The science behind personalised nutrition

Nutrigenomics combines the study of nutrition and genetics to discover the different ways people respond to food based on their genetic make-up. While humans are very similar genetically, we all have slight differences in our genetic blueprints which set us apart from other people. These tiny variations determine both the effect nutrients have on our bodies and how we metabolise the food that we eat.

Nutrigenomics and nutrigenetics fall under the umbrella of nutritional genomics—so what’s the difference between the two? Both study how individual genetic makeup contributes to observed differences in response to diet and how that gene-diet interaction contributes to a predisposition to disease. Nutrigenomics goes deeper, using molecular tools to identify how nutrients and bioactive food compounds alter the DNA transcription and translation process, affecting the expression of genes that regulate critical metabolic pathways, which may ultimately affect health outcomes.

Sometimes referred to as nutrigenetics, enables us to understand why some individuals respond differently than others to the exact same nutrients.

The second approach that nutrigenomics researchers use is to investigate how nutrients and bioactive components in food turn on or off certain genes — these genes impacting important metabolic and physiologic processes in the body.

Nutrigenomics may have the potential to prevent and treat diet-related chronic disease and conditions in a way that nutrition recommendations based on epidemiologic research and physiology can’t by using genetics and molecular biology to predict individual risks, explain why those risks are presently based on genotype, and allow personalization of nutrition therapy.

Nutrigenomics Market Scenario

The Nutrigenomics market is one that has emerged in the past few years, carrying with it a massive potential. With the global statistics for obesity, lifestyle diseases and the ever increasing demand for effective cosmetic treatments, nutrigenomics has risen up as a potential treatment option.

Studying the effects of nutrients and genetics is allowing the creation of application in healthcare that addresses problems according to ideal nutrition for any given a patient’s particular genes. The targetted applications of nutrigenomics promise to make this a thriving market during the forecast period. Rising healthcare expenditure, and encouraging government support for research and development in this field has motivated robust growth and it is projected to continue.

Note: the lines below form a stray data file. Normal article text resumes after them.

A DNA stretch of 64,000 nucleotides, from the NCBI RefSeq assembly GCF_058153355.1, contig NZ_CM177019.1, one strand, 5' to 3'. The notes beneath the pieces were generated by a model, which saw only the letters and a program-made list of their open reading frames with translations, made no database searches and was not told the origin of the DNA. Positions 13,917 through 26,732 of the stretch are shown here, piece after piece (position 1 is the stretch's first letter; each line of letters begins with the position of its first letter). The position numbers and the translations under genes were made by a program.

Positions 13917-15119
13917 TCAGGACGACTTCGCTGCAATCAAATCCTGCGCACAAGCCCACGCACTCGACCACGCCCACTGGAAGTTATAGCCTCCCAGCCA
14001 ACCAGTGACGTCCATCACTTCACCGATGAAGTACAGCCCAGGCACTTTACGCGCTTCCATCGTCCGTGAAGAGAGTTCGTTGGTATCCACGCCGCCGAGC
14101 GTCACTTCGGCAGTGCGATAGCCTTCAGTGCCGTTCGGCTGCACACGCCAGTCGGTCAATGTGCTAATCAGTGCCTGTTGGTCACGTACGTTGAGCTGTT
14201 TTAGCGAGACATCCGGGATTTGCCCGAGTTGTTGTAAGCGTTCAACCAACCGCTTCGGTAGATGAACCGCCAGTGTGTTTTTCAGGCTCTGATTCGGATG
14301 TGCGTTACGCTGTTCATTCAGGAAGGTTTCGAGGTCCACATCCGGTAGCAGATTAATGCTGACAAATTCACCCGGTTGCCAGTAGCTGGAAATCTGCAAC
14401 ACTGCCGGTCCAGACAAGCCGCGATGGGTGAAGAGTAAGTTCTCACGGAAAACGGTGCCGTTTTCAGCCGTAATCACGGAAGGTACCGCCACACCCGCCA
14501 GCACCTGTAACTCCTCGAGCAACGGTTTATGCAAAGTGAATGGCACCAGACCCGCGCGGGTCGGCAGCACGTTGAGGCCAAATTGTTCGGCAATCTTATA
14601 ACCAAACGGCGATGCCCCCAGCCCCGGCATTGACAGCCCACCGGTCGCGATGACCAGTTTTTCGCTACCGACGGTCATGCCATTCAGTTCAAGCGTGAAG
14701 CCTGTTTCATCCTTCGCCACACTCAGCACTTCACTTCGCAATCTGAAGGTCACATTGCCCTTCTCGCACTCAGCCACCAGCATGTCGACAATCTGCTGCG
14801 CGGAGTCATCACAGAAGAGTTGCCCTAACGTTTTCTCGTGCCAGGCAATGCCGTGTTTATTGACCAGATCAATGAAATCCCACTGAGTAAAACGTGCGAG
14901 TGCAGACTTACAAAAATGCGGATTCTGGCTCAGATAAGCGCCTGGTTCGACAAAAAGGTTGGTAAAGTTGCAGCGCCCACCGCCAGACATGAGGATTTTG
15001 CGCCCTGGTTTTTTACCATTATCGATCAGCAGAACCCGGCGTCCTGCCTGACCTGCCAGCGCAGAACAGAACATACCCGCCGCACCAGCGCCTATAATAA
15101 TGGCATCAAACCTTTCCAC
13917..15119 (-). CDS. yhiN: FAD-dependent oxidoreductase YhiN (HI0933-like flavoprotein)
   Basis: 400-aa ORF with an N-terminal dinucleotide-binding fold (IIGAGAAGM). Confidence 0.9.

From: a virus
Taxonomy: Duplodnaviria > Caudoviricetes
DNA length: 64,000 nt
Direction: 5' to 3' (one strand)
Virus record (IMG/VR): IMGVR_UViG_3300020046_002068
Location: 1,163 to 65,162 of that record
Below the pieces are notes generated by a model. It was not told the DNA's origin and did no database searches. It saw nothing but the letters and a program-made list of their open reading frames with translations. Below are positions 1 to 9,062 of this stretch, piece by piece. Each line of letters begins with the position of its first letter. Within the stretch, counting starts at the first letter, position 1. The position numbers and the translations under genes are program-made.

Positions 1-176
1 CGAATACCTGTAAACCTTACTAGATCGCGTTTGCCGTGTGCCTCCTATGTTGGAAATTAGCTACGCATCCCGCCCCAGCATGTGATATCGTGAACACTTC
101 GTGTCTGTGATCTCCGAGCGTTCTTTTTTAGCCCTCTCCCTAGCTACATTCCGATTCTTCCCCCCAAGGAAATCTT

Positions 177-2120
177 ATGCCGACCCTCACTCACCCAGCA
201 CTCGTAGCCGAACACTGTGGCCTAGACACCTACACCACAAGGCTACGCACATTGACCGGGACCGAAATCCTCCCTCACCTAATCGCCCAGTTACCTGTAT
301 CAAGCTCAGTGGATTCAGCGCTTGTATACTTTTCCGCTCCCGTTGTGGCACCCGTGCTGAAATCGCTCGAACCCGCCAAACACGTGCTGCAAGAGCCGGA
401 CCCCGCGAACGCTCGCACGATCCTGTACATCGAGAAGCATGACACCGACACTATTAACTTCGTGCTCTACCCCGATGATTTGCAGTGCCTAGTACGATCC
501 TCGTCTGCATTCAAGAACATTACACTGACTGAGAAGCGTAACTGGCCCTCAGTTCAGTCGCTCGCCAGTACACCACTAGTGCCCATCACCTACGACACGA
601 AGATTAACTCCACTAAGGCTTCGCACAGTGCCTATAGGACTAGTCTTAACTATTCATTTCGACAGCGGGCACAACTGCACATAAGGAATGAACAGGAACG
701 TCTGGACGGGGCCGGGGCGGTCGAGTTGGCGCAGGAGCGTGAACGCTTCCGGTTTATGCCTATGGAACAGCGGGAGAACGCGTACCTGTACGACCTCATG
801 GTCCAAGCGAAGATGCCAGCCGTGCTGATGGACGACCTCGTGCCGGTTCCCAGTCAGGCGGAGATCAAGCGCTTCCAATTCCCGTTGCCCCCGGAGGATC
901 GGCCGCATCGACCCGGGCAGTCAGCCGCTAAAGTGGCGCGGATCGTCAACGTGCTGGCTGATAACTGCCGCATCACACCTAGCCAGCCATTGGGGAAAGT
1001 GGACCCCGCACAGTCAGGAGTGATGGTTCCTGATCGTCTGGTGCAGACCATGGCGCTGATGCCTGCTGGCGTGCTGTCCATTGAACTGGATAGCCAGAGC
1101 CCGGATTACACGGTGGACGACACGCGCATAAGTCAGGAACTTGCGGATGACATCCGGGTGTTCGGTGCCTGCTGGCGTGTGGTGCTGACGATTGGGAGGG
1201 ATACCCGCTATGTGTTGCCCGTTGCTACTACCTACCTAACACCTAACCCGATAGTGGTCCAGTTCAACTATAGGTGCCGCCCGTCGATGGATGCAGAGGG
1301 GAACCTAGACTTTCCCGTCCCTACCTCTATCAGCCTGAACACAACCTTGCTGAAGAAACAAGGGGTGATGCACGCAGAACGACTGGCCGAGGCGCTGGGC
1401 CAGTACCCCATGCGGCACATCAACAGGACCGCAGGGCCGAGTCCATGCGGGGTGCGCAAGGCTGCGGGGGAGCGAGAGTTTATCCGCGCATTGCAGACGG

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Understanding the global nutrigenomics market involves delving into the various market segments so as to accurately predict growth. This market has been segmented on the basis of products, techniques, and application.

On the basis of products, the market has been segmented into reagents & kits and services.

On the basis of techniques, the market has been segmented into saliva, buccal swab, blood, and others.

On the basis of application, the market has been segmented into obesity, diabetes, anti-aging, and chronic diseases. Obesity is the largest market segment owing to sedimentary lifestyles, unhealthy food choices. Certain medical conditions that cause obesity may also be treated with nutrigenomics.

Nutrigenomics and Obesity

CVD, type 2 diabetes, and obesity are major public health focus areas. Accordingly, they’re also points of focus for nutrigenomic research. Many cellular functions related to energy balance are regulated by gene expression and gene-environment interactions. Genetic variation may affect appetite, calorie intake, and macronutrient preference, as well as insulin signaling, inflammation, adipogenesis (the formation of fat cells), and lipid metabolism. This means that the individual variation is seen in body weight and composition likely is influenced by genetic makeup as well as diet and activity patterns.

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